If that were really the case, there would be a slight drop during the year after the ban, but it would be very slight since basically only a few weeks of heart attacks would be eliminated from the year: The ones from the first week after the ban would just be shifted to later in the year; those that would have happened at those times would be pushed later, and so there would be close to a wash; and only those that would have happened at the end of the year would be pushed beyond the range of the data and thus represent a reduction. It might be interesting to see if there was a drop in that first week, because that would be a good test of the “one puff” harvesting claim. But that would be only a matter of scientific inerest, not a substantial effect on public health.
So, for there to be a major reduction due to this intervention, it needs to be the case that many heart attacks are not caused by accumulated lifetime exposure (which is not changed much) or a immediate-term trigger (which is only delayed), but that exposure accumulated over the last few weeks or months causes heart attacks that never would have happened or would have happened much later. This story suffers from both the fact that there are no models or epidemiologic results to support it and because of the enormous portion of all heart attacks that would then have to be caused by second-hand smoke. The claim would be that medium-term exposure in restaurants and bars causes one-fifth of all heart attacks, and so trigger-term and long-term exposure in those venues cause more still, and exposure in the home and other venues must cause at least that many again, which totals to a substantial majority of all heart attacks. So if we can just eliminate the smoke, it looks like we can stop worrying about obesity and lack of exercise. Even smoking itself is looking pretty good, as long as you ventilate the ambient smoke.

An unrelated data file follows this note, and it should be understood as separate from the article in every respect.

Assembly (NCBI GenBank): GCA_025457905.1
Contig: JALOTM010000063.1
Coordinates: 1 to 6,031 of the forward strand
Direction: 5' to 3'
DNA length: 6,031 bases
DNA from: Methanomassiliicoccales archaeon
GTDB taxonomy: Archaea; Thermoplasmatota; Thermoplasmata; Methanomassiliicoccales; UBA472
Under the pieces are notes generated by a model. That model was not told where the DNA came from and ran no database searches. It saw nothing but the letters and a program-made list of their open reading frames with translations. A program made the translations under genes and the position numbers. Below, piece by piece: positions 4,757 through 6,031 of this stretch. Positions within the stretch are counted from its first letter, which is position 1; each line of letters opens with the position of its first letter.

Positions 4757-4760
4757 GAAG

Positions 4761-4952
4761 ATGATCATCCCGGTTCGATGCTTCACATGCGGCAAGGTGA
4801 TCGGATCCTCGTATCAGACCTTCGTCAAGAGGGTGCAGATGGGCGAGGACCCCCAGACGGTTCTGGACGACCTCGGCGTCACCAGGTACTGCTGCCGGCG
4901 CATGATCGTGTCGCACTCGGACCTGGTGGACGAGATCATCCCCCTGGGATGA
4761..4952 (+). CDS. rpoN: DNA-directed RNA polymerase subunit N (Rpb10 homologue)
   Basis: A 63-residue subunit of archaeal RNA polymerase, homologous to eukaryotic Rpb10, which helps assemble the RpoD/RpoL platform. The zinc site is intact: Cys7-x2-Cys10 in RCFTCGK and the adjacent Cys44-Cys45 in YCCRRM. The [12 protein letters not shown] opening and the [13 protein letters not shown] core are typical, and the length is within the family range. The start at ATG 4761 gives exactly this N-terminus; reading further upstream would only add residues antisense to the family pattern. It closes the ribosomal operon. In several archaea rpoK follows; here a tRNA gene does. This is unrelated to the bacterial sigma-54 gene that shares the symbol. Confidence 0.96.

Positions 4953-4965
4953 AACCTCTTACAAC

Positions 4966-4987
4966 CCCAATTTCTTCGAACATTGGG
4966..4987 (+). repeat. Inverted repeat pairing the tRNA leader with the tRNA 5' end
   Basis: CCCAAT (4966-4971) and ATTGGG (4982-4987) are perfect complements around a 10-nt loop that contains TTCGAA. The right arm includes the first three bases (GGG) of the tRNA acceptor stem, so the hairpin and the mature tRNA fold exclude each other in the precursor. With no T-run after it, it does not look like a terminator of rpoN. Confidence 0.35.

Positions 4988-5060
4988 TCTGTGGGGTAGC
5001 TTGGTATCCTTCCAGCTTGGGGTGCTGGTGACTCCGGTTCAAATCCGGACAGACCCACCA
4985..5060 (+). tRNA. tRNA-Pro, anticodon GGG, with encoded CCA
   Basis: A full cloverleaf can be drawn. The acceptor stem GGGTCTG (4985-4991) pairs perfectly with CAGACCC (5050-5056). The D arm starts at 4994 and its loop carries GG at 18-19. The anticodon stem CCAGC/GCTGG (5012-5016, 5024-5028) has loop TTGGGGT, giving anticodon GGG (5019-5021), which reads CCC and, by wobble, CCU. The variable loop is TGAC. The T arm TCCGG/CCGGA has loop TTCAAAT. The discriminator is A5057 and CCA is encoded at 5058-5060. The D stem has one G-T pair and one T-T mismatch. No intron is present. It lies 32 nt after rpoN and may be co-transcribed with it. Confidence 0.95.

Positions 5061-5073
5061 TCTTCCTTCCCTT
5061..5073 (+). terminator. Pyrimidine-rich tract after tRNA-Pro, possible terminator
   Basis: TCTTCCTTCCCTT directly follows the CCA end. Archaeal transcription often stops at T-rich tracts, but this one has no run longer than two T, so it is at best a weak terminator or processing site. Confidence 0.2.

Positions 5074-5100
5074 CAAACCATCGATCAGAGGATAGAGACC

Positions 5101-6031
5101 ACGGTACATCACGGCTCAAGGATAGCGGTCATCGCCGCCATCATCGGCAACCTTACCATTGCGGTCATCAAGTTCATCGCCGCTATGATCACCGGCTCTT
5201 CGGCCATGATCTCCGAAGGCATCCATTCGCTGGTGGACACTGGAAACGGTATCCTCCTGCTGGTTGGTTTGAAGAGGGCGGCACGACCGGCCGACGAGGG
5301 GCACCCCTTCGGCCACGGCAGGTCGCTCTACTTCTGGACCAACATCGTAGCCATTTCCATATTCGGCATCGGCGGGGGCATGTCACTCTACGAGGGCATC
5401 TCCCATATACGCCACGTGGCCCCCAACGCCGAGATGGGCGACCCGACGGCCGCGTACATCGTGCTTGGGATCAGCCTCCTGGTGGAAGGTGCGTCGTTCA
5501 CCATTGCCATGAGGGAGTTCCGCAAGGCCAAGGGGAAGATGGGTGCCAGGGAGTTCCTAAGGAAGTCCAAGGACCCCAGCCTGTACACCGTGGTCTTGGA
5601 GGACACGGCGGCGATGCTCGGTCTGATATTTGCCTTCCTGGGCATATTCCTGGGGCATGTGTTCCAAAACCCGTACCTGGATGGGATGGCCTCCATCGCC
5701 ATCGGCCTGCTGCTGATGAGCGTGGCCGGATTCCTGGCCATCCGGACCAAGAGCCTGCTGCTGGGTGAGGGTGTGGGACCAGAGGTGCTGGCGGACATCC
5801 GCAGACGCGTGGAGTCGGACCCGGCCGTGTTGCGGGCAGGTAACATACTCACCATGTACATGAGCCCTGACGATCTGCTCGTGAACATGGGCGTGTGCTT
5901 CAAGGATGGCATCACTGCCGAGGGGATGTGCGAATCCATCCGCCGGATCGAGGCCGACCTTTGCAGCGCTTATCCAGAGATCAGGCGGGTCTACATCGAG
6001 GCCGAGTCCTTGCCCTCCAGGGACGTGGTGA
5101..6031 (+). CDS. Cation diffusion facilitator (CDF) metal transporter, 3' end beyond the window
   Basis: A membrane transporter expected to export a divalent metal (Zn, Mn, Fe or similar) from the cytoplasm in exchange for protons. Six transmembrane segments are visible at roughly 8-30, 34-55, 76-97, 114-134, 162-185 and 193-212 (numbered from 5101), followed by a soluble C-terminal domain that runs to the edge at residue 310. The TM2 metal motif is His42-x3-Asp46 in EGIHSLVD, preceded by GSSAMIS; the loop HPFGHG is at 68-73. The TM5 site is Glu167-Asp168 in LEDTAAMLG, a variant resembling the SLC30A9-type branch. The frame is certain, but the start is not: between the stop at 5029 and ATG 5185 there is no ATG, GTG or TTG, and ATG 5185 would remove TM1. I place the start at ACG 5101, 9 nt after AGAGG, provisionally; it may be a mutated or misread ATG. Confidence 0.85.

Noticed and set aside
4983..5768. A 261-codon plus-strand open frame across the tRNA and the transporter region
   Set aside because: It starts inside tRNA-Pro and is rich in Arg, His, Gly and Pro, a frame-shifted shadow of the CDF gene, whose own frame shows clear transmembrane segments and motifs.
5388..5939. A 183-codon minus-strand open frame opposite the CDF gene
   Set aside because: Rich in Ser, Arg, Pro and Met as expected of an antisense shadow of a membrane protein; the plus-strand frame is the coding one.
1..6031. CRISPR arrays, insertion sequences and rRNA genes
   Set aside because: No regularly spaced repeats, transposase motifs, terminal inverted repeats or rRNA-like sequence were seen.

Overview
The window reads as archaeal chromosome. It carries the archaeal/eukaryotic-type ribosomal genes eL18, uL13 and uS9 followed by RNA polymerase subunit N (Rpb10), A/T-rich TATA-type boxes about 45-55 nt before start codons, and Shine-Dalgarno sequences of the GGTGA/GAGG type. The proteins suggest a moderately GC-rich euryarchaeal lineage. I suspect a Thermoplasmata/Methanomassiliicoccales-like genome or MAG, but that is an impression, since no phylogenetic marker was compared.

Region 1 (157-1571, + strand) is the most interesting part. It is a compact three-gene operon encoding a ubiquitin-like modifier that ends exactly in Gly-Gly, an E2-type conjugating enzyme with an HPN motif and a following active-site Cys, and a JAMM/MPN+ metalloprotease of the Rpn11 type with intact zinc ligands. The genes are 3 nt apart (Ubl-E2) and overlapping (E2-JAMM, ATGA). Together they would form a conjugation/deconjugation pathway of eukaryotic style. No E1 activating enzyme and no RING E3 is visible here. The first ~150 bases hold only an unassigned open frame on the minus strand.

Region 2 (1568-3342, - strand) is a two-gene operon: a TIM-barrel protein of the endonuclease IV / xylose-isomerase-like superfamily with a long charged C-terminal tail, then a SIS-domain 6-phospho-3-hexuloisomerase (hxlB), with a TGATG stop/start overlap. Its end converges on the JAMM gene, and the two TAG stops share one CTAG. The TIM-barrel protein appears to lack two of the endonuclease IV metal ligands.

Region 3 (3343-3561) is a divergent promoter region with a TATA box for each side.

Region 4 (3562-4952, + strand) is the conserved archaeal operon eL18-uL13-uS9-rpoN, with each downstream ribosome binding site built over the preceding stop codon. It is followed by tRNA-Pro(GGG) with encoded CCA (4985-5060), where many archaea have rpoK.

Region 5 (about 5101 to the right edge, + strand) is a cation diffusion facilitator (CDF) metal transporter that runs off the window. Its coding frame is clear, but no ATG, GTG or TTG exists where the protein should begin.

So, who would be stupid enough to believe this claim?
Since this is Unhealthful News, you can assume it includes the press. More on that, and on the analysis, in Part 2.